Let’s be honest about creativity – nobody has the corner on it. I sure don’t.
While I firmly believe in process — and I know at a scientific level that process assures great projects come to life —that creative spark that marks my work is hard to pin down.
I’ll be double honest, I wonder how it happens sometimes myself. For instance, Eddie, a great guy in the finance industry with huge success under his belt came to me to do videos. I didn’t have a great idea for him for a week and a half, then the idea just came. In fact, it was 3 videos playing in my head almost simultaneously and I couldn’t write my ideas as fast as my brain was revealing them.
Other times, I literally have the final video idea locked and loaded instantly in the middle of a discovery meeting. Like, bang! There it is. And I can sell it to them right there and land that plane like an ace.
So let me reveal some things about how I end up with the ideas that may help you find your own.
First, revelation — or the reveal — takes a moment of inspiration. There are days where it is instant. There are times where I have to walk away from a project for minutes, hours, days, and on a rare occasion, weeks, in order to give myself time to pop. I think I’m a broken toaster — the bread will pop out toasted just right but you’ll never know when to be standing there to get it. The timer is busted. What I know about revelation is that if you feel negative pressure, anxiety about a script or early concept, you better back off. Revelation is usually reserved for calm.
It may be more like when you’re chasing a puppy that got loose. Yelling and chasing make the dog run. Revelation runs when you angrily chase it. Revelation comes after you play and wear the pup out a bit and then you get into a play groove with it. Then it’s all, “Wow, I’ve got a great dog!” and a lovefest, and yeah… you have your idea.
For me, music and setting matter. I like my office a lot so that setting can be deceiving. Let’s talk about non-office use of space. Many times a project doesn’t come alive in my mind’s eye until I’ve got funk or jazz on. Yes, I’m an old soul. I need 70’s inspired funk, classic John Coltrane, or maybe some NOLA like Kermit Ruffins, Big Sam’s Funky Nation, or Troy “Trombone Shorty” Andrews to get my energy flowing in the right creative direction. I often pair that with either a long walk or maybe a fine red wine outdoors by the pool. Socrates claimed that leisure was required for philosophers to think into their “work”. Maybe he was on to something.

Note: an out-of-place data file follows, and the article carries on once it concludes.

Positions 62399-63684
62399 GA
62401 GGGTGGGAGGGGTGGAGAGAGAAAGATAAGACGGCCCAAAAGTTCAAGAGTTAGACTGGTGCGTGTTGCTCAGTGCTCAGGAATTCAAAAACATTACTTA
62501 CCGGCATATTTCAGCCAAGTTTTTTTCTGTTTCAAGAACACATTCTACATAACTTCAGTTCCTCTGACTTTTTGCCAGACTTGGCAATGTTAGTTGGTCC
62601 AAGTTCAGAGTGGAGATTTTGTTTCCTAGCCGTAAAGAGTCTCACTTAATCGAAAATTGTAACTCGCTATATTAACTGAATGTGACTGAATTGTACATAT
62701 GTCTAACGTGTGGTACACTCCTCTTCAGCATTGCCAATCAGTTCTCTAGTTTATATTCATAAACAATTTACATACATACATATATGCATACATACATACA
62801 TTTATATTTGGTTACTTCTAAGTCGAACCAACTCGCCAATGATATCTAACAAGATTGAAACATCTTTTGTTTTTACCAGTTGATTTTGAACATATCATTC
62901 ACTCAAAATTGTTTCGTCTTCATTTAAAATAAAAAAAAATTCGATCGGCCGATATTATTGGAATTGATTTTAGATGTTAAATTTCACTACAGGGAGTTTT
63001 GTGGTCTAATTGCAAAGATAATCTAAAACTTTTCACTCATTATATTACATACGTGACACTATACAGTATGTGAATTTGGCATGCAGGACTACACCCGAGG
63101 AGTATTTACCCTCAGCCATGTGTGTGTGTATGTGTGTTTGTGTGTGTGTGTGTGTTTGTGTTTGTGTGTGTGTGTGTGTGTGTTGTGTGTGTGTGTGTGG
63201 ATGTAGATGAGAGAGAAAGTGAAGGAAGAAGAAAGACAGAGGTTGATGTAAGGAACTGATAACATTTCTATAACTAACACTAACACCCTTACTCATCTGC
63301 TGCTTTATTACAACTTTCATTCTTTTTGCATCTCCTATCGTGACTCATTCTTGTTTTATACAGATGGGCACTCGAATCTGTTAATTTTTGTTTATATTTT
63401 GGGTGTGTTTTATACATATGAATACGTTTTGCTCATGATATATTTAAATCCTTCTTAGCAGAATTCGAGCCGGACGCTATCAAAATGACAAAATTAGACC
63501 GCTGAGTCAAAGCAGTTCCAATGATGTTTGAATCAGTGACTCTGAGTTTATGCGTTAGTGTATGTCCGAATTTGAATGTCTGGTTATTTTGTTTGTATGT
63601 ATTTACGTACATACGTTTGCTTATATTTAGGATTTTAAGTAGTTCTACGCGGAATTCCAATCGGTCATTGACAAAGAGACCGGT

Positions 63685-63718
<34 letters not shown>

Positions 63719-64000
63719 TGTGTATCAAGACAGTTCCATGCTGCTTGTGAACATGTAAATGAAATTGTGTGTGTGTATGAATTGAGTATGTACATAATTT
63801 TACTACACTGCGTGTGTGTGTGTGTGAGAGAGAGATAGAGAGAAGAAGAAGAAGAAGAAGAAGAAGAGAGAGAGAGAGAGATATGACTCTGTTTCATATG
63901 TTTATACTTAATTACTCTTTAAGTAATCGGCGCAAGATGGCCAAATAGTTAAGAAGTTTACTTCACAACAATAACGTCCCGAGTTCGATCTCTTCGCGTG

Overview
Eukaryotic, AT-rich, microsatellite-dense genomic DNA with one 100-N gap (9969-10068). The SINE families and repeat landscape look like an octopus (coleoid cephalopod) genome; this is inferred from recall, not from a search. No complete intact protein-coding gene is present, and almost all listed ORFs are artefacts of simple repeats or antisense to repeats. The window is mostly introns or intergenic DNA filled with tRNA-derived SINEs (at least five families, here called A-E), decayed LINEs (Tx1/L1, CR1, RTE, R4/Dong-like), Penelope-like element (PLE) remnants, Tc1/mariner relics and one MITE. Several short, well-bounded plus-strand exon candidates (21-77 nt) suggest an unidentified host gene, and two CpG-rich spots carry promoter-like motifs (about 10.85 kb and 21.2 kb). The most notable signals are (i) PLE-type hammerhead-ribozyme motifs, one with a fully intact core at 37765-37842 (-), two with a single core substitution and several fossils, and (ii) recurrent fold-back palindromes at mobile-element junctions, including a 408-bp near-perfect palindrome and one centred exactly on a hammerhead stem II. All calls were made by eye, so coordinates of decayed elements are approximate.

Another key to my creative connection with projects is mastery of the matter. If I don’t understand a product and the consumer in any given instance then I’m doomed to fail. No matter if the project is a video or a commercial for a product or perhaps an awareness documentary about a social issue, my expert understanding is vital. Now, when working with something that takes decades of study — like Ph.D. level engineers who teach manufacturing concepts — the idea mastery is about the generalities of what they educate about, why they educate, the audience who benefits, and why they benefit. If I can masterfully nail down those truths then I can create compelling content to honor those constituents.
A while ago, Kodak came to me to produce a talking headpiece on a new technology. An old white guy was going to talk about ohms of resistivity blah blah blah to people who would understand. Even so, I was instantly confident that although they would understand, they also wouldn’t give a rat’s ass (which in these parts of the world is not worth much). I asked them to take a chance on a different idea and it made them very uncomfortable. I had two internal champions there who fought for me to be able to give it a go and the result was a video where an actor played a person who was the avatar of the end-user (another engineer who would spec the product in designs). We had the actor talk about his childhood self and how this new material helps “40-year-old-me” live his childhood passions out at work. It was creative, VERY different for the industry, and HIGHLY effective. Where did I get that idea?
I remember the conversation. We were in a boardroom, it was three Kodakers and me. I heard them talk about the “client avatar” at length. It was predominantly 30-45-year-old white males with 4-year bachelor and master’s degrees who, in their spare time, liked cars, sports, beer, and video games, had kids, wives, and a few too many pounds to fit in their old baseball uniforms from high school. These guys absolutely have had enough of older white dudes droning on about tech stats. They want to know what the product does, why it works, why it will set them apart in their careers, and that kinda stuff. They want to know WIIFM! (What’s In It For Me?)
What can Kodak promise them that would be honest and engaging? It’s not a raise — they can’t promise that. It’s not really even honest to promise that it will affect their bottom line until they run numbers for the client project at hand. It is true that they may find satisfaction and fulfillment by applying this product creatively. That was my in, and I saw it fast.